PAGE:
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Kissi Agyebeng  —  Special Prosecutor
Kissi Agyebeng — Special Prosecutor

You have no powers over court - Judge ‘fires’ OSP

An Accra High Court has descended heavily on the Office of the Special Prosecutor (OSP) for engaging in what the court described as over-stepping its boundaries and “abusing its powers”.

The court presided over by Justice Nicholas Mensah Abodakpi was not happy with certain depositions in the OSP’s affidavit, challenging a legal action by a former Presidential Staffer, Charles Cromwell Bissue, seeking to quash an arrest warrant allegedly obtained by the anti-graft agency to arrest and investigate him.

Justice Abodakpi said the said depositions (paragraphs 21-23 of the affidavit) by the OSP were “scandalous”, an “abuse of office”, with the OSP behaving as if it had power over the court.

Consequently, the court struck out the three paragraphs.

“The OSP has no appellate jurisdiction over the High Court.

Whatever power you have, you have no appellate jurisdiction over the High Court,” Justice Abodakpi said.

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What were the depositions?

In the said depositions (paragraphs 21-23 of the affidavits), the OSP, among other things, accused Mr Bissue of misleading the court to grant an interim injunction based on a non-existing arrest warrant.

The OSP further criticised the court in the deposition for granting the interim injunction for 10 days, restraining the anti-graft agency from arresting and investigating Mr Bissue.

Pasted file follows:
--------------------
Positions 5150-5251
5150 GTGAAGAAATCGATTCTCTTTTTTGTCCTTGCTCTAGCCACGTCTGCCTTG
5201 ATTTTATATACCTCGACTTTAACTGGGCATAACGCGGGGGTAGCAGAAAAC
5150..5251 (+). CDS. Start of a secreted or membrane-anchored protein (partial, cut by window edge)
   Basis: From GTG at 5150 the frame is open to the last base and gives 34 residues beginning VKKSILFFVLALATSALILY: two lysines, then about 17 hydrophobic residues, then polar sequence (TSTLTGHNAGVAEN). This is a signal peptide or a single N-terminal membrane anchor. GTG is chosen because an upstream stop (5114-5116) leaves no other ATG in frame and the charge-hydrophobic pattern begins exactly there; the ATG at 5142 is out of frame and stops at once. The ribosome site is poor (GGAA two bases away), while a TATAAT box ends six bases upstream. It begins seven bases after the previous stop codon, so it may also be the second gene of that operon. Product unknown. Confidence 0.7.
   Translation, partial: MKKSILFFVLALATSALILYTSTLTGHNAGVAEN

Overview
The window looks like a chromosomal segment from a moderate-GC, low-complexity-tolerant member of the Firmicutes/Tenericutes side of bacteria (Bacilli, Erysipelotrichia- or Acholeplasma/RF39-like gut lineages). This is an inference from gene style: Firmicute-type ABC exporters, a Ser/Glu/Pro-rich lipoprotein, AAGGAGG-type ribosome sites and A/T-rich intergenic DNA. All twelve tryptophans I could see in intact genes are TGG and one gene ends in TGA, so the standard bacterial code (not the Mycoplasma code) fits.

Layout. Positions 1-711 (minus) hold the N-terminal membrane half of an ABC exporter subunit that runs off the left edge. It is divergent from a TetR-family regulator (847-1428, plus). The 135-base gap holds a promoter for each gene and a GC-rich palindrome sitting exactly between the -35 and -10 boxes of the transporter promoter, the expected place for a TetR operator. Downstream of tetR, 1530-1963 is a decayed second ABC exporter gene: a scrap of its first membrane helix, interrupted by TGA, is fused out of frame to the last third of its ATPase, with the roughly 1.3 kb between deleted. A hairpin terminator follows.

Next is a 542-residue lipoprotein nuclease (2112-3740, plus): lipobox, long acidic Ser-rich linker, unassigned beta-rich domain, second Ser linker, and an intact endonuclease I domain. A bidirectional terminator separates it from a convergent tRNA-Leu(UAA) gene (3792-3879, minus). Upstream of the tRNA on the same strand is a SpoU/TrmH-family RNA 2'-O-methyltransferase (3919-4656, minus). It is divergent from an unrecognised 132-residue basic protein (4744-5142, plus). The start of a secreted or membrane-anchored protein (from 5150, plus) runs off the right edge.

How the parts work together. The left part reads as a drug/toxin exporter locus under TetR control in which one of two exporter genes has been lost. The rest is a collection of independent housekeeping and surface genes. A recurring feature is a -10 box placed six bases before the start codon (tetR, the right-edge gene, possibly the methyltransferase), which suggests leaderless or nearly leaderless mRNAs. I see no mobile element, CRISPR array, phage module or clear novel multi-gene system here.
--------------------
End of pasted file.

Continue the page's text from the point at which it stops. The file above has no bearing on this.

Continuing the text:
“It is, thus, regrettable that although no court warrant was ever issued or existed, this Honourable Court firmly handed down an order of interim injunction against the first respondent, on an ex parte application, to restrain the respondent from discharging its statutory functions for ten (10) days.

It bears noting that a copy of the alleged warrant was never exhibited to the ex parte application, but the applicant had to bear the brunt of the judicial order all the same,” the OSP deposed.

Abuse of power

Justice Abodakpi said the depositions were scandalous, as the OSP sought to castigate the court for giving the interim injunction.

The best option, the court said, was for the OSP to appeal its decision and not castigate it in that manner.

“You cannot remonstrate and castigate the court over decisions it has made,” the judge said.

Justice Abodapki then asked the counsel from the OSP’s office, Seth Ansong, if he had a copy of the ruling granting the interim injunction, to which counsel replied, “Not that I know of”.

The answer from the OSP elicited a strong response from the judge, who wondered how he made the depositions without seeing the ruling from the court.

“Then why are you saying those things if you haven’t read the ruling of the court?

 If you disagree with a ruling of the court, you go to the Court of Appeal and appeal.

You are abusing your powers.

You cannot castigate me (Judge).

You haven’t seen the decision of the court and you are saying those things,” Justice Abodapki said.

Meanwhile, the case has been adjourned to January 15, next year, for a hearing, where it is expected that a certain video recording of the Special Prosecutor, Kissi Agyebeng, granting interviews would be played in court.

Lawyers for Bissue alleged that Mr Agyebeng granted an interview referring to the said arrest warrant which has become a bone of contention in the case.

However, the OSP has accused Bissue of misleading the court of the existence of the said arrest warrant, which it claimed led to the granting of the interim injunction.

The OSP contends that it had the power of arrest and, therefore, did not need a court warrant to execute an arrest.

The OSP has, therefore, indicated to the court that it would cross-examine lead counsel for Bissue, Nana Agyei Baffour, seeking the truthfulness of the deposition to his affidavit that stated that the OSP had obtained an arrest warrant for Charles Bissue.

Justice Abodakpi also directed the parties — Bissue, the Attorney-General (representing the Kaneshie District which purportedly issued the said warrant) and the OSP — to file their written submissions before the next adjourned date.

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